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Car and Driver: Jaguar Classic to Build Nine More XKSS Roadsters to “Complete History”


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Jaguar Classic, Jaguar’s in-house restoration works, has summoned the spirits of nine stillborn XKSS roadsters slated for production in 1957 but which never made it off the line due to a devastating fire at Jaguar’s Browns Lane production facility. Come next year, those nine ferocious felines will at last be born.


The XKSS was basically a D-type race car converted into a roadgoing sports car, and Jaguar had intended to make 25 of them in total; 16 were delivered before the fire destroyed five cars in the works as well as “everything required to build them,” according to Jaguar. The remaining four were dismantled for parts.




Each “new” XKSS will be built to its original 1957 specifications, according to Tim Hannig, director of Jaguar Land Rover Classic. That means a 250-hp inline-six and a four-speed manual transmission combo that in the original cars served up 60 mph in 5.5 seconds on the way to a 143-mph top speed. The new owners will be offered a choice of five period colors—Old English White, British Racing Green, black, red, or gray—as well as certain original options such as a luggage rack, a folding top, and one feature that was never offered: a fuel gauge. While the new cars may not be street-legal since they wouldn’t comply to today’s emissions and safety standards, Hannig said that Jaguar doesn’t want them to be stowed away and hidden for posterity, so it is vetting prospective owners to ensure the cars end up the hands of owners that intend to bring the cars to vintage car gatherings, races, and other places where they can be savored by the public. The price tag for each is $1.5 million, and five of them have been sold already, according to Jaguar.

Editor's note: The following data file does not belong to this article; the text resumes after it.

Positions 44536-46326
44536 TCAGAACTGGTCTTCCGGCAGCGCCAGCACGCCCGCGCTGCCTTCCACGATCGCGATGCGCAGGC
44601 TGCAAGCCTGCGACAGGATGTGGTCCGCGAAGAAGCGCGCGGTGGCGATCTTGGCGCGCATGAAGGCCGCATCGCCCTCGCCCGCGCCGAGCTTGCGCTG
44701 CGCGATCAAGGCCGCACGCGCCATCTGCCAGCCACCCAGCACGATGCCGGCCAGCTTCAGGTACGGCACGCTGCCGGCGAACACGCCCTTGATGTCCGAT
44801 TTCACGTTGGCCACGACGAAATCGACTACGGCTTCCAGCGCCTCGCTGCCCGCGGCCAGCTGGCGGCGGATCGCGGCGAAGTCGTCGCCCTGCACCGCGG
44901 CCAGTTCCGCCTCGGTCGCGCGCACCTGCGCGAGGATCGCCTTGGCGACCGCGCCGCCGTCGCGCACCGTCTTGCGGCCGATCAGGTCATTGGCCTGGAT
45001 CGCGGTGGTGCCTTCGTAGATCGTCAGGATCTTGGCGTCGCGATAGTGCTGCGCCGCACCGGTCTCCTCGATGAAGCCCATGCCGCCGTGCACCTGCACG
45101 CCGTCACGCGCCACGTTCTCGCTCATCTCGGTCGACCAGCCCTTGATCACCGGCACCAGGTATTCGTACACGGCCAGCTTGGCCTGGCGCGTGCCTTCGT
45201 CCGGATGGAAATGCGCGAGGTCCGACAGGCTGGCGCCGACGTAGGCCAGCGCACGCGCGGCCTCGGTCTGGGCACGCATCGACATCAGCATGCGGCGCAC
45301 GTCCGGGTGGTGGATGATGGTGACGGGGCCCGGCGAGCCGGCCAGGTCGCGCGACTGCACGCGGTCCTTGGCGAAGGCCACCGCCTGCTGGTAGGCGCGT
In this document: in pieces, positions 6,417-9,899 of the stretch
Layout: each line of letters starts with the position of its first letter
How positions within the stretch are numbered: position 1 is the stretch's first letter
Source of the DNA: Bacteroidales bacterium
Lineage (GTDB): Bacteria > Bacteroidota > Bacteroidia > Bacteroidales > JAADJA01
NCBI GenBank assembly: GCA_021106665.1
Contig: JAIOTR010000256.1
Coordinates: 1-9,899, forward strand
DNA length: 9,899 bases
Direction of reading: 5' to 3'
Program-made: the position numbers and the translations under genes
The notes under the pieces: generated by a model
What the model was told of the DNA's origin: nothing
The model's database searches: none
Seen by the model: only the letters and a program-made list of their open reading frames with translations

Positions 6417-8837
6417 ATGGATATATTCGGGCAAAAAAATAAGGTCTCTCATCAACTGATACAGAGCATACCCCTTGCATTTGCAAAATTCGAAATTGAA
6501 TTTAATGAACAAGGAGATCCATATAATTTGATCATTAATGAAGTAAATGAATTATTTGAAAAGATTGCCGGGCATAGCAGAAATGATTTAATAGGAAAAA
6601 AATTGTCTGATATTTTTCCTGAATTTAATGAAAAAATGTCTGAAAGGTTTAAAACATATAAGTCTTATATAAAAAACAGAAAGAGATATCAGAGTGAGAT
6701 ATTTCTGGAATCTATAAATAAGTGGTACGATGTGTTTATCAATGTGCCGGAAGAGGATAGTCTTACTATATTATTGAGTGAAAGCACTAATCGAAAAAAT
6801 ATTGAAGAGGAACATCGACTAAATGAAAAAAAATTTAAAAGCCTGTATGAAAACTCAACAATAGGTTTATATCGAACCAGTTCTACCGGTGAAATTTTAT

This is not the first time Jaguar has pillaged its past for unfinished business. It just completed the last six lightweight E-Types of an intended 18-car run, half a century after the first 12 of those were made. This also makes good business sense for Jaguar: Mining this particular vein is worth some $13.5 million.


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